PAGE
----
Essential Records: Nick Cave and the Bad Seeds' Murder Ballads

Posted by Amoebite, July 9, 2015 12:55pm | Post a Comment

Essential Records Nick Cave Murder Ballads

Mute Records just wrapped their recent run of Nick Cave reissues, including the first-ever North American release of eleven classic albums on 180 gram heavyweight vinyl, dating back to 1984’s From Her To Eternity. Remastered by founding member of the Bad Seeds Mick Harvey, the rereleases started coming in December 2014 and continued on into spring 2015.

Nick Cave Vinyl Reissues

When you’ve spent years working in record stores, it’s almost impossible to answer the perennial question, “So, what’s your favorite band?” For a while I had about five bands I would answer this question with, then slowly (probably after finally realizing most people asking this had no idea who I was talking about) I refined my answer to, “I guess Nick Cave.” I “guess” this is because his songwriting is literate, dark, sometimes slyly humorous, and always fiery and unabashed. I “guess” it’s because his aesthetic concerns include haunted Southern Gothic imagery and brutal Revisionist Western stories—basically it’s like someone started writing music, films and books tailored entirely towards my interests. (According to the internet, he also shares my less intense beliefs in the importance of cat art and telling people to “just Google it.”) So in the mid ‘90s when the song “Red Right Hand” gradually lurked its way into my teenage consciousness through repeated exposure via The X-Files movie soundtrack and the approximately two dozen crappy teen horror flicks it was used in (ok, a quick internet search reveals that it was pretty much only Scream), my curiosity was piqued.

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Gift Ideas: Music DVDs

Posted by Amoebite, November 25, 2014 02:18pm | Post a Comment

Gift Ideas music DVDs

Music DVDs can be a great gift idea for a music fan, particularly one who already has the newest album or an entire artist's catalog. They're a way to go behind the scenes, gain new insight or watch an artist performing at the height of their career. Check out 10 recent music DVD releases to consider giving this holiday.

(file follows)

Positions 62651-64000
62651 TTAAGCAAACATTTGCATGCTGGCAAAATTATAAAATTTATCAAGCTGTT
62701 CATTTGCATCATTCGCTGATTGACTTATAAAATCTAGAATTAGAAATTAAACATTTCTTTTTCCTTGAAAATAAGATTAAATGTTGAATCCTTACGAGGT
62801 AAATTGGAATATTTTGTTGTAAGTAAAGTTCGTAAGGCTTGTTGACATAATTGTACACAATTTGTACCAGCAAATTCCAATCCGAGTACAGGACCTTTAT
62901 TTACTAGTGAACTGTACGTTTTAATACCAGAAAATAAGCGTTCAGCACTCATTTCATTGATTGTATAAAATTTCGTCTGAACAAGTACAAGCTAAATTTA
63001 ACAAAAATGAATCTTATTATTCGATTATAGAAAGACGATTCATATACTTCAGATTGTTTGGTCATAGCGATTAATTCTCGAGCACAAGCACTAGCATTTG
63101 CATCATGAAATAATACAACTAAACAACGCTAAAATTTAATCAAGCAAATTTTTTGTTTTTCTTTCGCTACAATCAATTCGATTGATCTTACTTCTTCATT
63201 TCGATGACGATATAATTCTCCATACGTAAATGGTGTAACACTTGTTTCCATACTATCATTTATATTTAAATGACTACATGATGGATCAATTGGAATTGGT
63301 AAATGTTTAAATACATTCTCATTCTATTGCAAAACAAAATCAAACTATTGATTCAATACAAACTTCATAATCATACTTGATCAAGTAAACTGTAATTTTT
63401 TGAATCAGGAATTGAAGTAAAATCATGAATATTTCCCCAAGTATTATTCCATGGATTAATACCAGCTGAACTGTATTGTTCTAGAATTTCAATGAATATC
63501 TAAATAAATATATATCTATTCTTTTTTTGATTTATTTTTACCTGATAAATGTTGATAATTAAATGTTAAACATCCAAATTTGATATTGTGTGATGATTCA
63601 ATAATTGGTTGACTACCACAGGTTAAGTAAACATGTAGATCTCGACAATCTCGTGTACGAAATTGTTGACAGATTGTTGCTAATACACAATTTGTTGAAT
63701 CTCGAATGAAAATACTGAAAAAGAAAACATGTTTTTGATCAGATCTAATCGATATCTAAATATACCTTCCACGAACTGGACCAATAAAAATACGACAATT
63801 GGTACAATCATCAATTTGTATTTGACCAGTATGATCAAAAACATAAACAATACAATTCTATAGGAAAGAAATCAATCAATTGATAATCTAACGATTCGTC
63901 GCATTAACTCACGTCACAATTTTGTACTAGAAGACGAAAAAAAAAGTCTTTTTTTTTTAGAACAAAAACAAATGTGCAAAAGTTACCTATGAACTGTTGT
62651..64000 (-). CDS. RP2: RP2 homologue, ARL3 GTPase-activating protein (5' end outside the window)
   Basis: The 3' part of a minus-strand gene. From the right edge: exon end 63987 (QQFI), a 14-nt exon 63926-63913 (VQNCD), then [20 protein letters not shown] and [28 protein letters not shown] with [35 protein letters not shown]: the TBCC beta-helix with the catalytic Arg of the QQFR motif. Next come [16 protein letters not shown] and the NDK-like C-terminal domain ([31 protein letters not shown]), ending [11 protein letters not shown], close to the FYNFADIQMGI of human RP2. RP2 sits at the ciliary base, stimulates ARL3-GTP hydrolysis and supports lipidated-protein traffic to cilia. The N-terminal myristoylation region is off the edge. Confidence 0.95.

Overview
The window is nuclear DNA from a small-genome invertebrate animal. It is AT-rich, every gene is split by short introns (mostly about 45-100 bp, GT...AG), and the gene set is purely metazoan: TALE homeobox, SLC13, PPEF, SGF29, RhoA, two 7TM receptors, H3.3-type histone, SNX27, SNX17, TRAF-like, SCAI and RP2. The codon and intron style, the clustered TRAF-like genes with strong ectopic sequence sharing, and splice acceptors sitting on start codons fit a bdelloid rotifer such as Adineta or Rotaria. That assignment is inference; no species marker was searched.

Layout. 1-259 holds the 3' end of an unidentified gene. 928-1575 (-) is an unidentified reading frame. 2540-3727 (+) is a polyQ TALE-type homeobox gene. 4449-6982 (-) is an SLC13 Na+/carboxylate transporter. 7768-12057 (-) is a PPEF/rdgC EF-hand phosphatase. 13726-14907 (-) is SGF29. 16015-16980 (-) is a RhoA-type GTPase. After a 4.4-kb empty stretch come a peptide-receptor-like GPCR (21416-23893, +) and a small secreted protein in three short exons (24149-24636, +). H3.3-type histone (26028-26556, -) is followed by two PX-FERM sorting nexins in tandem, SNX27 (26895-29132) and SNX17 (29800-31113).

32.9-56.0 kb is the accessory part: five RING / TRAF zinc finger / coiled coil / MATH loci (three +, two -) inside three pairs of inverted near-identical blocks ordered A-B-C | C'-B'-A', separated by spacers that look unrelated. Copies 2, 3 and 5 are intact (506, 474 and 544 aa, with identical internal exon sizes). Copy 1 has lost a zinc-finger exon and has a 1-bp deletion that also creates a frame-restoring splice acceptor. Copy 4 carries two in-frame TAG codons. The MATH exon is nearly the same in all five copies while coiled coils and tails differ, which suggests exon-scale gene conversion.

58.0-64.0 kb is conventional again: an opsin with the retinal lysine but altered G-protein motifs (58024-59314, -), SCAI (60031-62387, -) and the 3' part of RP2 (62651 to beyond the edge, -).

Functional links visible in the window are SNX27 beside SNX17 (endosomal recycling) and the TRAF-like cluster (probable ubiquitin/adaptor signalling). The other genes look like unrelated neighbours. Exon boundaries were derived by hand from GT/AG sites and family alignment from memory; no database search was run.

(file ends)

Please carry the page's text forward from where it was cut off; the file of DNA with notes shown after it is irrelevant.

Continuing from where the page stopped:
The Beatles a Hard Day's Night

The Beatles - A Hard Day's Night [Criterion]

Just one month after they exploded onto the U.S. scene with their Ed Sullivan Show appearance, The Beatles began working on a project that would bring their revolutionary talent to the big screen. A Hard Day’s Night, in which John, Paul, George, and Ringo play slapstick versions of themselves, captured the astonishing moment when they officially became the singular, irreverent idols of their generation and changed music forever. Directed with raucous, anything-goes verve by Richard Lester and featuring a slew of iconic pop anthems, including the title track, “Can’t Buy Me Love,” “I Should Have Known Better,” and “If I Fell,” A Hard Day’s Night, which reconceived the movie musical and exerted an incalculable influence on the music video, is one of the most deliriously entertaining movies of all time.

Hear Marianne Faithfull's "Late Victorian Holocaust," Written by Nick Cave

Posted by Billy Gil, September 23, 2014 10:37am | Post a Comment

marianne faithfull give my love to londonAs distinctive as Marianne Faithfull's voice is, perhaps the most remarkable thing about it is how it has melded to such varied songwriters over the years, from Beck to Billy Corgan and PJ Harvey.

On her new single, Faithfull teams with Nick Cave, and the results are predictably brilliant. Faithfull delivers a devastating, detailed account with a tinge of Cave's cadence over a wintry orchestration. Hear the song below: